The influence of stochastic perturbations on dynamical systems has attracted the attention of many authors (see, for instance, [19, 20, 21]). The systematic exposition of stability theory for randomly perturbed differential equations is presented in [22]. It was shown in [22, §1.6] that a stochastic perturbation with uniformly bounded expectation preserve stability of asymptotically stable equilibrium in a dissipative system.1 However, these results do not apply here, since the unperturbed system has solutions of two types, bounded and unbounded at infinity (see Fig. 1 and [6]). The stability of non-dissipative systems under persistent random perturbations was discussed in the papers [23, 24]. Here we extend these results to study the stability on a finite time interval.
Fig. 1

Evolution of the amplitude \(r(\tau )\) for solutions of (1) with different initial data, \(f = 0.2\), \(\nu =0.2\), and \(\lambda = 1\)

For all \((a,b,c)\in {\mathbb {R}}^3\) define a class \(\mathcal {R}_{a,b,c}\) of random processes \((\xi ,\eta ,\zeta )\) such that \(\forall \, (\xi ,\eta ,\zeta )\in \mathcal {R}_{a,b,c}\) there exists at least one random process \(S(\tau ,\omega )\) satisfying the following conditions:
  • \(\displaystyle \sup _{(r,\psi )\in {\mathbb {R}}^2} \big (|\xi |\tau ^{-a}+|\eta |\tau ^{-b}+|\zeta |\tau ^{-c}\big )<S(\tau ,\omega )\), for all \(\tau >0, \, \omega \in \varOmega \);

  • \(\displaystyle \exists \, S_0(\omega )>0, \, T>0: \int \limits _{\tau }^{\tau +T} S(t,\omega )\, \text {d}t\le S_0(\omega )\), for all \(\tau >0,\, \omega \in \varOmega \);

  • \(\displaystyle \mathbb { E} [ S_0(\omega )]\mathop {=}\limits ^{def}\int \limits _{\varOmega } S_0(\omega ) {\mathbb {P}}\, (\text {d}\omega )<\infty .\)

Denote by \(\mathcal {R}_{a,b,c}^h\) the subset of \(\mathcal {R}_{a,b,c}\) such that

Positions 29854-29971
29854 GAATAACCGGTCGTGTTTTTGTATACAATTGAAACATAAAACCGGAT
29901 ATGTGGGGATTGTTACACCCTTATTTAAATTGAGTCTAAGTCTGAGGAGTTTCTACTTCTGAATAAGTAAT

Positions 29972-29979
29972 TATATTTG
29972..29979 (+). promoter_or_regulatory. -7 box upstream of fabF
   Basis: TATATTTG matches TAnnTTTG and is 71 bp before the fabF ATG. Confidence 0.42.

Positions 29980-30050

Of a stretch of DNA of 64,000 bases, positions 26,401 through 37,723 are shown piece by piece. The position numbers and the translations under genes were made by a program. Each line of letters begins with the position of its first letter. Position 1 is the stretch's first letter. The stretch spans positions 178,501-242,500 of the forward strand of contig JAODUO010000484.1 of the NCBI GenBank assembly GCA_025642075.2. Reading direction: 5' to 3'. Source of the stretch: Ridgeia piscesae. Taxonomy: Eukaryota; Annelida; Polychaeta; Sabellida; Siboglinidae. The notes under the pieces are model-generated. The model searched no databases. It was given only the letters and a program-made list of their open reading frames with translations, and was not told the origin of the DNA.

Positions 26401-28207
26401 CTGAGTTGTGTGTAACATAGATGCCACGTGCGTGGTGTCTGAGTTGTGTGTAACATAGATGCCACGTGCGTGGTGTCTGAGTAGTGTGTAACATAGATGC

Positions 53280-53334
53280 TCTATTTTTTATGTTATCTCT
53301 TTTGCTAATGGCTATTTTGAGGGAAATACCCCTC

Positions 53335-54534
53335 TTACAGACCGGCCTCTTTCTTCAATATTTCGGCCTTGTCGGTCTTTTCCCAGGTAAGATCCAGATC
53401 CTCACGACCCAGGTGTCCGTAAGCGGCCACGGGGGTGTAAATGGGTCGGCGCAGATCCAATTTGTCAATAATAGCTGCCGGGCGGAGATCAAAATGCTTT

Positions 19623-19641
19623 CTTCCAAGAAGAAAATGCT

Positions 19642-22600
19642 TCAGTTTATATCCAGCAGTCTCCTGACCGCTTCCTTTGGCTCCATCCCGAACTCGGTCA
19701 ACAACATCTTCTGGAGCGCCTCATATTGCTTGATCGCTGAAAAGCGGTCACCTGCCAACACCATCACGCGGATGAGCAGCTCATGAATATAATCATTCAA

$$\begin{aligned} {\mathbb {E}} [S_0(\omega )]\le h. \end{aligned}$$
We also impose some additional restrictions on the functions \((\xi ,\eta ,\zeta )\in \mathcal {R}_{a,b,c}\) in order to ensure the global existence of solutions to perturbed Eq. (4), see, for instance [22, p. 5].

Let \(\varLambda \) denote the set of triples \((a,b,c)\in {\mathbb {R}}^3\) such that \(q\mathop {=}\limits ^{def}\max \{a+1/2,b,c\}>0\). Then we have

Theorem 3

If \(0<\nu <1\) and \(f>0\), then \(\forall \, h>0\), \((a,b,c)\in \varLambda \), and \(0<\varkappa <1/q\) the asymptotically stable solution \(R_0(\tau )\), \(\varPsi _0(\tau )\) with asymptotics (6) is stable in probability with respect to persistent random perturbations on the interval \(0<\tau < {{\mathcal {O}}}(\mu ^{-\varkappa })\) uniformly by \((\xi ,\eta ,\zeta )\in \mathcal {R}^h_{a,b,c}\).


The change of variables (7) transforms (4) into the form
$$\begin{aligned} \begin{array}{ll} &{}\displaystyle \frac{1}{\sqrt{\lambda \tau }} \frac{\text {d}R}{\text {d}\tau } = -\partial _\varPsi H +F+\mu G, \\ &{}\displaystyle \frac{1}{\sqrt{\lambda \tau }} \frac{\text {d}\varPsi }{\text {d}\tau } = \partial _R H+ \mu Q, \end{array} \end{aligned}$$
where random functions \(G(R,\varPsi ,\tau ,\omega )\) and \(Q(R,\varPsi ,\tau ,\omega )\) are defined as follows:
$$\begin{aligned} \begin{array}{lll} G &{} = &{} \displaystyle (R_0(\tau )+R\sqrt{\lambda \tau })\sin (\varPsi +\varPsi _0(\tau ))\frac{ \xi }{\lambda \tau }, \\ Q &{} = &{} \displaystyle (f \eta \cos (\varPsi +\varPsi _0(\tau ))+ \zeta )\frac{1}{\sqrt{\lambda \tau }}. \end{array} \end{aligned}$$
In the new variables \((R,\varPsi )\), we study the stability of equilibrium point (0, 0) of system (8) with respect to random perturbations GQ.
Let \(\epsilon >0\), \(\upsilon >0\), \(h>0\), \((a,b,c)\in \varLambda \) be arbitrary constants. A Lyapunov function candidate for Eq. (13) is constructed of the form
$$\begin{aligned} U(R,\varPsi ,\tau ,\omega )=V(R,\varPsi ,\tau ) \exp \varPhi (\tau ,\omega ), \end{aligned}$$
where \(V(R,\varPsi ,\tau )\) is defined by (9), and a smooth (in \(\tau \)) function \(\varPhi (\tau ,\omega )\) is defined below. The derivative of \(U(R,\varPsi ,\tau ,\omega )\) with respect to \(\tau \) along the trajectories of (13) has the form:
$$\begin{aligned} \begin{array}{lll} \displaystyle \frac{\text {d}U}{\text {d}\tau }\Big |_{{(13)}} &{} = &{} \displaystyle \partial _\tau \varPhi \, U \left[ \frac{\text {d}V}{\text {d}\tau }\Big |_{{(8)}}\right. \\ &{} &{} \left. +\, \displaystyle \mu \sqrt{\lambda \tau }(G\, \partial _R V +Q\,\partial _\varPsi V)\right] \exp \varPhi . \end{array} \end{aligned}$$
From the definition of the class \(\mathcal R^h_{a,b,c}\) it follows that
$$\begin{aligned} |G|+|Q|\le M \tau ^{q-1/2} S(\tau ,\omega ), \quad \forall \, (R,\varPsi ,\tau )\in {\mathcal {D}}(\rho _0,\tau _0), \end{aligned}$$
where \(M={\hbox {const}}>0\). The partial derivatives \(\partial _R V\), \(\partial _\varPsi V\) satisfy the inequalities: \(|\partial _R V|,|\partial _\varPsi V|\le \ell V/\rho \) in the domain \({\mathcal {D}}(\rho _0,\tau _0)\), \(\ell ={\hbox {const}}>0\). Hence, in view of (10) and (11) the derivative of \(U(R,\varPsi ,\tau ,\omega )\) satisfies the estimate: